In the year When a major explosion rocked central Beirut in August 2020, it was not only the property of Lebanon’s oldest university that was badly damaged.
The explosion – caused by an enormous amount of ammonium nitrate that had been dangerously stored in Beirut’s port and killed 215 people – was also a major blow to staff morale and the finances of the American University of Beirut (AUB). “Hundreds of international students have dropped out or decided not to come at all,” President Fadlo Khoury explained. “We lost about 375 students and another 600 students,” he said, after the disaster that shook Lebanon directly (shocks were felt as far as Europe).
“We have lost around 7.5 million dollars [£6.2 million] It was damaged — the glass-fronted windows of the new teaching hospital were blown in, the Boston-born, Beirut-raised cancer doctor recalled. Three Beirut hospitals were destroyed in the blast, but the university’s medical center proved vital in treating some of the 6,000 people injured by flying glass and masonry. “More than 750 people visited our emergency room in the first hours, including many from our university community,” said the Yale- and Columbia-educated scientist.
For many workers, however, the explosion proved the last straw. In the year In 2019, due to Lebanon’s financial collapse, AUB was already forced to reduce staff salaries to “save the university”, as Professor Currie explained at the time. It was forced to cut 850 jobs in July 2020 as students struggle to afford tuition fees after revenue fell by 60 per cent in 2020-21. A triple ended when the epidemic broke out and he lost the donations and scholarships he was expecting.
But the explosion was a tipping point for some teachers, Professor Khoury admitted. “There was a completely unexpected psychological damage to our country and then the promise of a quick investigation was broken – some people had enough,” he said. Times Higher Education At a recent conference in Kuwait.
That displacement is due in part to AUB’s recognition as one of the region’s top universities. In the year Founded by Protestant missionaries in 1866, the private university became a key study destination in the Arab region.In the mid-1970s, 60 percent of its students came from outside Lebanon, with an American-style liberal arts teaching model. During the civil war between 1975 and 1990, when professors and presidents were arrested, things got tough: One president, Malcolm Kerr, a Middle Eastern American scholar, was killed by jihadists on campus in 1984. But international students returned in the 1990s and now account for 22 percent of the institution’s 8,000 students.
However, while the faculty was in financial trouble, it rescued workers from ambitious universities in nearby oil-rich states. “We raided their managers, especially those who are good and understand the Arab situation,” said a senior official at the Gulf State Institute. of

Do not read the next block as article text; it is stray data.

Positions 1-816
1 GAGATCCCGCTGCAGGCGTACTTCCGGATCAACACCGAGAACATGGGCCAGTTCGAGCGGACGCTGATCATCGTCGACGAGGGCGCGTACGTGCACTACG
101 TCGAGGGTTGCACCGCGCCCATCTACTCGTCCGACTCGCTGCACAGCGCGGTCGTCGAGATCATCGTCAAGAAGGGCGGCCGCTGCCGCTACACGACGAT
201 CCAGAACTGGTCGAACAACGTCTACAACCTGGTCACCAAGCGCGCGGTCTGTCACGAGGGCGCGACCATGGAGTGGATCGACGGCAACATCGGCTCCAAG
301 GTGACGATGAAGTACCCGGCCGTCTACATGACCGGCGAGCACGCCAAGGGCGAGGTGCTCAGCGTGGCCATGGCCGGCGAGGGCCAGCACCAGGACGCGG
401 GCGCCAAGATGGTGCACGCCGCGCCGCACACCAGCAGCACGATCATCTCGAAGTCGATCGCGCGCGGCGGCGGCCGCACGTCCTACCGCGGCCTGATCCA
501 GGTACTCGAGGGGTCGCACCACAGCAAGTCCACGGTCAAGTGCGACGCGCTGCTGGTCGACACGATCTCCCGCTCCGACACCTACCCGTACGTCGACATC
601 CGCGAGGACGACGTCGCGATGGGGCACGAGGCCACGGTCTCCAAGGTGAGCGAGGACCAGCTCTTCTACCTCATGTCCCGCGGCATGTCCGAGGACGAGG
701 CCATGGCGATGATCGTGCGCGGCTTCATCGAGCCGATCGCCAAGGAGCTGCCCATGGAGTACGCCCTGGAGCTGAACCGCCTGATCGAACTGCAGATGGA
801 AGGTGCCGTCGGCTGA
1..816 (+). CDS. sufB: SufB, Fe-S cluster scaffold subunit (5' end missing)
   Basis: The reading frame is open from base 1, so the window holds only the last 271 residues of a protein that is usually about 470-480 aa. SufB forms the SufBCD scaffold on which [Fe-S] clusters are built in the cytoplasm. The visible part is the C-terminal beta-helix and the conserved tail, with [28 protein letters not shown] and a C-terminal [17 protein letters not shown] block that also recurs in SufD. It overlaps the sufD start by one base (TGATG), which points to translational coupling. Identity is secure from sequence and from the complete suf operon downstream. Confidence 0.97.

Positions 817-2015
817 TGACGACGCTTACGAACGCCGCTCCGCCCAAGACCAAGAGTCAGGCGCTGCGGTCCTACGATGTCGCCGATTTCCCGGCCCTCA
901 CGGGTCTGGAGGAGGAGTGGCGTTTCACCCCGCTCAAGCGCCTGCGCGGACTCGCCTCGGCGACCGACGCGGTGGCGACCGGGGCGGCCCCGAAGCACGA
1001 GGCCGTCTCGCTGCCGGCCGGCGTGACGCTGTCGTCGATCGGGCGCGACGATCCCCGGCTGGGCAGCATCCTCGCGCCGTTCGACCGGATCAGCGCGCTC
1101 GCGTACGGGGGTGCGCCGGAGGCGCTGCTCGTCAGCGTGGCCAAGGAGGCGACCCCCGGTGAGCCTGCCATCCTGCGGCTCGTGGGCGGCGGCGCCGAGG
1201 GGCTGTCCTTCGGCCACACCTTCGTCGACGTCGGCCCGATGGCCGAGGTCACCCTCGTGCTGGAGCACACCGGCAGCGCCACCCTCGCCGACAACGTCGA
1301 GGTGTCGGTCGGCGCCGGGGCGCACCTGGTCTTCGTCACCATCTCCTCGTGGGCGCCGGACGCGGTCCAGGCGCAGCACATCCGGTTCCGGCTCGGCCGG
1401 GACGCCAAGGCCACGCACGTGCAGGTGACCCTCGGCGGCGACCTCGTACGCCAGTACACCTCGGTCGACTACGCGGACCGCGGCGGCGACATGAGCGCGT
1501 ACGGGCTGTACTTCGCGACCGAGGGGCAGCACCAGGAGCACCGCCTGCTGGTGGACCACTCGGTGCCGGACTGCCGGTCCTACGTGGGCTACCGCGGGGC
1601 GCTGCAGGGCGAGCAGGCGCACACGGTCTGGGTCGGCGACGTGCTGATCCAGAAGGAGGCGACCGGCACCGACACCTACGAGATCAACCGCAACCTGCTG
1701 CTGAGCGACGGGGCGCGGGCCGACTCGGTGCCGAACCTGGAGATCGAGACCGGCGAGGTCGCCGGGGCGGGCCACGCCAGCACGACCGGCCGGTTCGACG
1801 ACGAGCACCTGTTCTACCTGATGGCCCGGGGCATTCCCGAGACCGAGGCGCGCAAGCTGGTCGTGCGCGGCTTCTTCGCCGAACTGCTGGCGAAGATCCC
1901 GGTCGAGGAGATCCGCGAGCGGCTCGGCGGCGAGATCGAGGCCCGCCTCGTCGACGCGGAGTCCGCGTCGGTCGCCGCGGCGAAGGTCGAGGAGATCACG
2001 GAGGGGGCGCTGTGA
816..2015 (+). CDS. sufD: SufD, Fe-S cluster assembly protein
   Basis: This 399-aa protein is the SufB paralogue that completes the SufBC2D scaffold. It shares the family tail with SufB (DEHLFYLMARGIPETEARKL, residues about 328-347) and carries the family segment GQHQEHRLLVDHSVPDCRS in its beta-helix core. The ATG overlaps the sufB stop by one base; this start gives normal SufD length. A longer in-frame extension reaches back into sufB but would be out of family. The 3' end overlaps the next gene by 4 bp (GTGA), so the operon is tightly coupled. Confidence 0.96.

The Lebanese economy and the two-year explosion caused by Covid-19 have been difficult to deal with, said former newspaper editor-in-chief Professor Koury. CancerIn the year In 2015, he left a quiet life at Emory University in Atlanta, Georgia. To take over my alma mater in 2015, I felt that the university needed someone with my leadership experience in education and understanding of the health care mission of a great university. But it was definitely difficult to navigate these challenges,” he said.
In addition, it should not be forgotten to give opportunities to some of the 1.6 million Syrian refugees in Lebanon, Professor Koury added. “One-third of our population is non-resident aliens – that’s a challenge for any country, but we’ve tackled that with resources like giving scholarships to immigrants,” he said, noting that AUB spent $110 million on student aid last year.
Lebanon needs a top-notch research university more than ever, Professor Khoury asserted. “The university has created a sense of purity in the dynamics of Lebanon – we need to be that anchor institution for the country to continue to innovate, lead and grow,” he said. In practical terms, he reflected, that means “giving teachers time to discover new things — not overload them with teaching all semester long — even if they’re busy elsewhere.”
There are positive signs that the university can bounce back, Professor Khoury said: “In two years we have hired 77 new teachers and seen a significant increase in student recruitment.”
AUB standing, up to 13th inch ofThe 2023 Arab rankings, and 351-400th globally, may reflect some of this turmoil, but Professor Currie was bullish about his institution’s future. “Grades don’t keep me awake at night – graduate recruitment does, but thankfully our students measure up to the best on this scale. Even our humanitarians are being ripped off.
Few university presidents face more complex or unexpected problems, but Professor Khoury said he has no regrets. I did not see these problems when I came back, but I am grateful to have had the opportunity to serve at such a wonderful institution.